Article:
by Yvette Carnell
Not everyone who appears to be crazy is actually crazy, just as everyone who appears to be sane isn’t necessarily so. We should all keep that in mind when assessing people, especially those who we don’t know or have little interaction with. Just take Kanye West for example, if you listen to snippets from his radio interviews, it’s easy to assume that he’s a ranting mess. You could, of course, draw the exact same conclusion from his outbursts at paparazzi.
But, as a Facebook friend pointed out, how many rappers have this sort of insight?
Yeezus, though, was the beginning of me as a new kind of artist. Stepping forward with what I know about architecture, about classicism, about society, about texture, about synesthesia—the ability to see sound—and the way everything is everything and all these things combine, and then starting from scratch with Yeezus … That’s one of the reasons why I didn’t want to use the same formula of starting the album with a track like “Blood on the Leaves,” and having that Nina Simone sample up front that would bring everyone in, using postmodern creativity where you kind of lean on something that people are familiar with and comfortable with to get their attention. I actually think the most uncomfortable sound on Yeezus is the sound that the album starts with, which is the new version of what would have been called radio static.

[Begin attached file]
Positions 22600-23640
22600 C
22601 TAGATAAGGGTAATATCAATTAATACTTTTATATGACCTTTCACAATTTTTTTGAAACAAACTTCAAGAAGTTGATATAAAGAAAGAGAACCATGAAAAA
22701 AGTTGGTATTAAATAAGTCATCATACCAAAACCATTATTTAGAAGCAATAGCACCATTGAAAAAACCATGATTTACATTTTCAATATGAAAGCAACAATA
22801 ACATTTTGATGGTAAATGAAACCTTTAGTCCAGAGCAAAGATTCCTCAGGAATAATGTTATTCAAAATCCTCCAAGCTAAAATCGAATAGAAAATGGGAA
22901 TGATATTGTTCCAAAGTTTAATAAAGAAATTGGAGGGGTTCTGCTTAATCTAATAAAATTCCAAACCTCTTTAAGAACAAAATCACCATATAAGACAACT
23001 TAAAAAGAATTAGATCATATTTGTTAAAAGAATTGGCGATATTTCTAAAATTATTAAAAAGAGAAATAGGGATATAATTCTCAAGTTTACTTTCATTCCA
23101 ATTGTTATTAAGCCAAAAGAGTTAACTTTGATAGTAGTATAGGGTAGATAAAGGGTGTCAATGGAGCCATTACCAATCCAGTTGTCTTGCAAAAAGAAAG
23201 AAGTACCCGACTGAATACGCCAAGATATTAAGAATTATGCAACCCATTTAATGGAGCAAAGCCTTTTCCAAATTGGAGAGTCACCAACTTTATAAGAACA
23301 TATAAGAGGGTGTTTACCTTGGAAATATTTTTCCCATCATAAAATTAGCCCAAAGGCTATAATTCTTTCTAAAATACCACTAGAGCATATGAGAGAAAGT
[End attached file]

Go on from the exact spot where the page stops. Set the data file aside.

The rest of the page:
That quote was taken from a discussion between Kanye West and Steve McQueen for Interview magazine. It may be helpful to revisit how quick many of us take a snapshot of someone’s life and use that glimpse into their lives to paint them with a one dimensional brush. Suspension of judgment is usually superior to rush to judgement.